Amazon has provided a strong answer to a desire I expressed only yesterday for broader software and hardware support for Alexa, its virtual assistant, and Echo, the speaker hardware that is the first platform wherein Alexa can be found. Today, Amazon announced an Alexa API set to let third-party developers easily build support for the system into their own apps; Alexa Voice Service, for integrating Alexa into connected hardware; and the Alexa Fund, as much as $100 million dedicated to supporting devs, gadget builders and startups who’re looking to build voice-powered experiences.
Amazon’s Echo is a curious device, but one that is the first to demonstrate the truly transformative potential of voice-based computing. The hardware is solid, voice recognition is strong and the features it does offer are extremely useful. By opening up developer tools to third parties, Amazon is poised to make it even more transformative. The one sore spot with my Echo use thus far has been its limitations in terms of third-party integrations, something abated only in part by IFTTT recipes.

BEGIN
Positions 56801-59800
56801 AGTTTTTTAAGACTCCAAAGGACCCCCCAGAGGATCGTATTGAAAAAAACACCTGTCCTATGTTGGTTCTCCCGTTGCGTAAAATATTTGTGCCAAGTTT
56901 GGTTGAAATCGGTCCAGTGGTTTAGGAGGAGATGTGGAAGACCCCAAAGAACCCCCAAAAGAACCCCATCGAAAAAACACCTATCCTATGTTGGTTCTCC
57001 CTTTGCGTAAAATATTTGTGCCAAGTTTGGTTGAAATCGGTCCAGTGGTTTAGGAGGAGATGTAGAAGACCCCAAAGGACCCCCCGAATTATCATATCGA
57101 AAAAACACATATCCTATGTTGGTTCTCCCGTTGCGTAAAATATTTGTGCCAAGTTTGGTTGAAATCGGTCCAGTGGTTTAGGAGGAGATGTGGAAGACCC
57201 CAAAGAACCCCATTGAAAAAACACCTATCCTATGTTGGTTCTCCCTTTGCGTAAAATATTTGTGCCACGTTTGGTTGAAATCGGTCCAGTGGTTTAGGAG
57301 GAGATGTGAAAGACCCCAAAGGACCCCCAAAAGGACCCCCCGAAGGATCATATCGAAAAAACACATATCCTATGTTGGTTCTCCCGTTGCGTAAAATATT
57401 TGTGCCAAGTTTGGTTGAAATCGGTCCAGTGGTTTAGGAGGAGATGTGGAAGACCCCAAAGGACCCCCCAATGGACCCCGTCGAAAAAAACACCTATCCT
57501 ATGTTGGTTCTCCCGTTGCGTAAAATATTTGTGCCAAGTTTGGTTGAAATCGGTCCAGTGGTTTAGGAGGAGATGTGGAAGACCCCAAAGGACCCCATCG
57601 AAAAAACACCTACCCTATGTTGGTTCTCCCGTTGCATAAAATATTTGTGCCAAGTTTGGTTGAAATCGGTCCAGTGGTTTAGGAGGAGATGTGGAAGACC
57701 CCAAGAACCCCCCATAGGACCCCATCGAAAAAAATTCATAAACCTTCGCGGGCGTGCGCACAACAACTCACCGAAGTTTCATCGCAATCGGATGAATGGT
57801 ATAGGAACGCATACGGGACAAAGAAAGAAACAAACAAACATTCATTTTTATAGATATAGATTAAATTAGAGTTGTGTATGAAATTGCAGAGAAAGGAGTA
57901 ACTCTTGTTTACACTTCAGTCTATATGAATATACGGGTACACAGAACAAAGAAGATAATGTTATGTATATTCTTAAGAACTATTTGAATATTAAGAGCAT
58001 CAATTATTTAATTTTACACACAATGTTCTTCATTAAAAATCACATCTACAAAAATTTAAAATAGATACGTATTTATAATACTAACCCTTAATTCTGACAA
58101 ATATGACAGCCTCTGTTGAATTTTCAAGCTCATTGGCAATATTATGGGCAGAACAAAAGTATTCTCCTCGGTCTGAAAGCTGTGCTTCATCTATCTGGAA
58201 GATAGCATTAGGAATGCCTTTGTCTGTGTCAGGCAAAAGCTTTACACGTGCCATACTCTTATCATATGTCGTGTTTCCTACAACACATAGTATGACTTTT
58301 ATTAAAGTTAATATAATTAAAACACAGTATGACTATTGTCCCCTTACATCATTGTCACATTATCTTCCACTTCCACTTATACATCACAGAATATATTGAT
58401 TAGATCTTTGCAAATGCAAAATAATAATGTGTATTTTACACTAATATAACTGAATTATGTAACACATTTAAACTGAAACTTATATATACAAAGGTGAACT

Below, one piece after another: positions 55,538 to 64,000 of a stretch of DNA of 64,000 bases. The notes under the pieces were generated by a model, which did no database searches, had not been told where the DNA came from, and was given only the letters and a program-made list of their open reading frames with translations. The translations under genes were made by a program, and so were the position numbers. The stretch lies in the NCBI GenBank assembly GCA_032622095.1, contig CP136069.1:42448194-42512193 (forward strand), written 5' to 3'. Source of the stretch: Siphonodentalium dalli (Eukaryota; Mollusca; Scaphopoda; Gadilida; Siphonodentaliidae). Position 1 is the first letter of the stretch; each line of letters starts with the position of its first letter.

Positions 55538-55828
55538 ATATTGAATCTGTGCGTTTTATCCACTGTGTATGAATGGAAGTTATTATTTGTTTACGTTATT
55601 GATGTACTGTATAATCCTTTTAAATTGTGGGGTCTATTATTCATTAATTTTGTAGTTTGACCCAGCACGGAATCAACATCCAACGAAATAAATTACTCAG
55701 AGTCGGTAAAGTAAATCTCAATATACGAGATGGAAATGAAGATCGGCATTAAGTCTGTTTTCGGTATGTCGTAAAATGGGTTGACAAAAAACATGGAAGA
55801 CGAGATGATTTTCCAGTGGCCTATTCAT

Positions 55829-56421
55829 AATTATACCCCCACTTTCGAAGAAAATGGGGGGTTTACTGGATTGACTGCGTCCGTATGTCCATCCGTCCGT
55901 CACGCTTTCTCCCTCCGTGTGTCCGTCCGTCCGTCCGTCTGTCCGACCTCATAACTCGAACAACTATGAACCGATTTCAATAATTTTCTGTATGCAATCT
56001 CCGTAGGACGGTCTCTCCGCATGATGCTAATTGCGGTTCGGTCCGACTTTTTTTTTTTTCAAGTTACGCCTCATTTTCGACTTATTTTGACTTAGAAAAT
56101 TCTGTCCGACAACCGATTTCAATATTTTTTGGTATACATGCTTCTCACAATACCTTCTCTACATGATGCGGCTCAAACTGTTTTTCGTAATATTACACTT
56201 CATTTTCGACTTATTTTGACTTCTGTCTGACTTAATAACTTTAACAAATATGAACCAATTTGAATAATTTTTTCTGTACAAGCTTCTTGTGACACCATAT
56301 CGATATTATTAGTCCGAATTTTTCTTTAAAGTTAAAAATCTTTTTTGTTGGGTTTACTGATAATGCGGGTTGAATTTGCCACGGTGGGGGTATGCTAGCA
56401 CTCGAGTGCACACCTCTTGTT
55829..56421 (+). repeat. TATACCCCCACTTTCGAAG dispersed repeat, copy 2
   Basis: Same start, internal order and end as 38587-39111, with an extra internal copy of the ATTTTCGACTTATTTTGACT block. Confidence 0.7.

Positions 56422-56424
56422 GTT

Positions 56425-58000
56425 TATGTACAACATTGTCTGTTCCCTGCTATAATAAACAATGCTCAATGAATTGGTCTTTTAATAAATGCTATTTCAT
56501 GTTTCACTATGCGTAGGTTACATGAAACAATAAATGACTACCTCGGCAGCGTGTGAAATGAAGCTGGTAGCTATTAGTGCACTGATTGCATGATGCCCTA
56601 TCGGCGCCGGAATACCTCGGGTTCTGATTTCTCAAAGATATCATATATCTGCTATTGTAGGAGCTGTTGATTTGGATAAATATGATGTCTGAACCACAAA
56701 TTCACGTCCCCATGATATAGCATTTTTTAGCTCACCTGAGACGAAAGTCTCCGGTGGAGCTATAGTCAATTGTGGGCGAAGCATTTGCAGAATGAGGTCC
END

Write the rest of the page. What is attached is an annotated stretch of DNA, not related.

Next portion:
The Alexa Skills Kit enables software hooks for the virtual assistant, which makes it easy for big companies and single individuals to connect their apps and software to Echo, using only a handful of code to get started. It’s free to use, and Amazon says that hobbyist programmers could do things like enable Alexa to retrieve the posted lunch menu at their child’s school with a simple voice command with a trivial amount of work.
Alexa Voice Services would allow anyone to actually take Alexa and build it into their own hardware product, meaning Alexa is now officially unbundled from Echo. So that means you could build a bedside alarm clock/iPhone charging station that can also listen for and interpret Alexa voice commands, or create a vending machine that understands and is able to serve products according to customer requests. This is a bold move and a clear indication that Amazon wants to own voice-powered computing everywhere.
Some launch partners for this service include Scout, which is going to build the assistant into its home security solution, as well as Toymail, which is putting it inside its connected kids’ toys.
The $100 million in available funds should also help kickstart the ecosystem, in addition to the freely available developer tools. This is an arms race kicking off, make no mistake, and Amazon wants to get out to an early lead.